The Court of Appeal upheld a trial judgment based on significant plaintiff credibility issues awarding less than $300,000 in the face of a $2,000,000 claim.
Bumstead v. Dufresne, 2017 ABCA 122 
I. FACTS AND ISSUES
This judgement involves an appeal regarding the decision of Madam Justice Horner, December 10, 2015, Supplemental Reasons April 29, 2016, in Bumstead v. Dufresne, 2015 ABQB 787 (CanLII) (the “Queen’s Bench Decision”. The fact, issues, and analysis of the Queen’s Bench Decision have been provided in the June 2016 edition of Defence and Indemnity.
The Respondent admitted liability for the accident, which involved a rear end collision on a secondary highway near Cochrane. Neither party required emergency medical treatment at the scene.
The Trial Judge found, based on the expert evidence, that it was a relatively minor accident and that the Respondent’s lighter vehicle probably struck the appellant’s pickup truck at about 4 to 7 km/hr (reasons paras. 82-3, 290).
Surveillance evidence, introduced by the defense at the Trial, was significant in the Trial Judge’s assessment. The surveillance evidence showed the Applicant working in awkward positions replacing the brakes on his vehicle in a back alley over a period of approximately three hours one day without assistance. The day of the Applicant doing the brake replacement is the date the Trial Judge held the Plaintiff was no longer disabled. The trail judge found that the Plaintiff was not credible.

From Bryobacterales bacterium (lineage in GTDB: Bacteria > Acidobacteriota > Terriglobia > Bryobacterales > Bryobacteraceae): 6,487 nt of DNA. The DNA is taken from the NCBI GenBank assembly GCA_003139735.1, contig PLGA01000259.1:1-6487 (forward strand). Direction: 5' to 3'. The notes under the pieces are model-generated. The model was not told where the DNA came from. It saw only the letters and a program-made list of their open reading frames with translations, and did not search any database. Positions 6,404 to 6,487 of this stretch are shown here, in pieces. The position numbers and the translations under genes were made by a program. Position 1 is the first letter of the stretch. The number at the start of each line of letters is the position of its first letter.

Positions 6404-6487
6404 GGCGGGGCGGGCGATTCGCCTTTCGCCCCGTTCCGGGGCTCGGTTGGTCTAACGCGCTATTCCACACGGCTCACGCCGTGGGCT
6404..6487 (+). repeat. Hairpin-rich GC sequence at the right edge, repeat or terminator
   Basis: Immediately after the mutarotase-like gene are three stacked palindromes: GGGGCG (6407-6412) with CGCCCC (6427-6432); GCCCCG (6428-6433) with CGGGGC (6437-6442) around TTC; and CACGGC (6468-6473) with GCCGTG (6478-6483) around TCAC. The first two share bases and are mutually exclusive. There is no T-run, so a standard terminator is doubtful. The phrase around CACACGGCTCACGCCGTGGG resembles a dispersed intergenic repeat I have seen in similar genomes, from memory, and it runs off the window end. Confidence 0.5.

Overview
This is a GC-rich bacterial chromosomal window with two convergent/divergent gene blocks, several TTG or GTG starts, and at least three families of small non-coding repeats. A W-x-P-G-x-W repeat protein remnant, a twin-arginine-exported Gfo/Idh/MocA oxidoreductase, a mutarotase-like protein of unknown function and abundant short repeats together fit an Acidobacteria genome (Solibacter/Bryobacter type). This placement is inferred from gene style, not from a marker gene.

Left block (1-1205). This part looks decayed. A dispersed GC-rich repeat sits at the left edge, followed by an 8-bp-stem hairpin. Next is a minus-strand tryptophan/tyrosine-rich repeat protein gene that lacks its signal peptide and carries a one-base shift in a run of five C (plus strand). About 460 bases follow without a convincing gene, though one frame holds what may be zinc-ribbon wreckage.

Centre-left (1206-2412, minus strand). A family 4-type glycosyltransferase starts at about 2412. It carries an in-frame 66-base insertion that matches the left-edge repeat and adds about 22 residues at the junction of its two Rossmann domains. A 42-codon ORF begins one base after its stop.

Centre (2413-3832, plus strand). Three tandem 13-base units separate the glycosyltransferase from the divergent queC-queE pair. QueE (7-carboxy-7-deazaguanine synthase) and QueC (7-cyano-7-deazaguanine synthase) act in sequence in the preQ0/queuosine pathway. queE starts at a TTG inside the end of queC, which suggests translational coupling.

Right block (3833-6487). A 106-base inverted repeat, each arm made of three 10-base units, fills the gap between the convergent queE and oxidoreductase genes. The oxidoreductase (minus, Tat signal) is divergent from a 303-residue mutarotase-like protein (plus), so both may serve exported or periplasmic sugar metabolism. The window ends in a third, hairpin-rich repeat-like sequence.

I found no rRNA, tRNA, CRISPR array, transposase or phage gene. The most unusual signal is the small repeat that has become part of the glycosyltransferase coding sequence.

The Trial Judge criticized some Applicant’s experts for failing to reassess and adjust their opinion when they were confronted with new evidence.
The Trial Judge made a ruling with respect to costs in this matter. The Applicant had multiple experts in several areas of expertise. The Judge limited the recovery for the costs of those experts. In particular, only one of two psychology experts’ costs were allowed. Of four Plaintiff medical experts’ costs, only two were to be allowed.
II. HELD: For the Defendant; appeal allowed; the Applicant had not demonstrated any reviewable error.
1. The Court held that the Trial Judge’s findings were entitled to deference
(a) This appeal was, to a large extent, a challenge to the fact and credibility findings of the Trial Judge. The Court of Appeal stated that those findings are entitled to deference on appeal, and they will not be overruled unless they reflect palpable and overriding error: Housen v. Nikolaisen, 2002 SCC 33 (CanLII) at paras. 10, 23,  2 SCR 235; H.L. v. Canada (Attorney General), 2005 SCC 25 (CanLII) at para. 74,  1 SCR 401.
(b) “The Trial Judge had the advantage of hearing all of the witnesses testify, her findings are supported by the record, and there is no basis for appellate intervention. The few acknowledged misstatements about details in the evidence are not sufficient to undermine the Trial Judge’s basic findings on the appellant’s credibility and his actual injuries (Para. 7.)”
2. The Trial Judge did not apply the wrong burden of proof.
(a) The appellant argued that he was not required to prove his case to a “certainty”. The appellant noted that the Trial Judge’s reasons stated:
I cannot conclude with certainty that the Plaintiff has accurately and honestly presented his treatment providers with a reliable description of his symptoms and condition. As a consequence, his ability to prove on a balance of probabilities that he suffers from disabling chronic pain such that he has not been able to work and cannot in the future work in any capacity is significantly undermined.
(b) However, the Court of Appeal held that this one phrase in the lengthy reasons cannot be interpreted out of context. This passage primarily summarizes the findings on credibility, and is not directed at the burden of proof. The Court of Appeal noted that “[The Judgment] goes on to refer to the “balance of probabilities” test, and the test is correctly stated elsewhere in the judgment: reasons at paras. 266, 267, 284, 319, 392”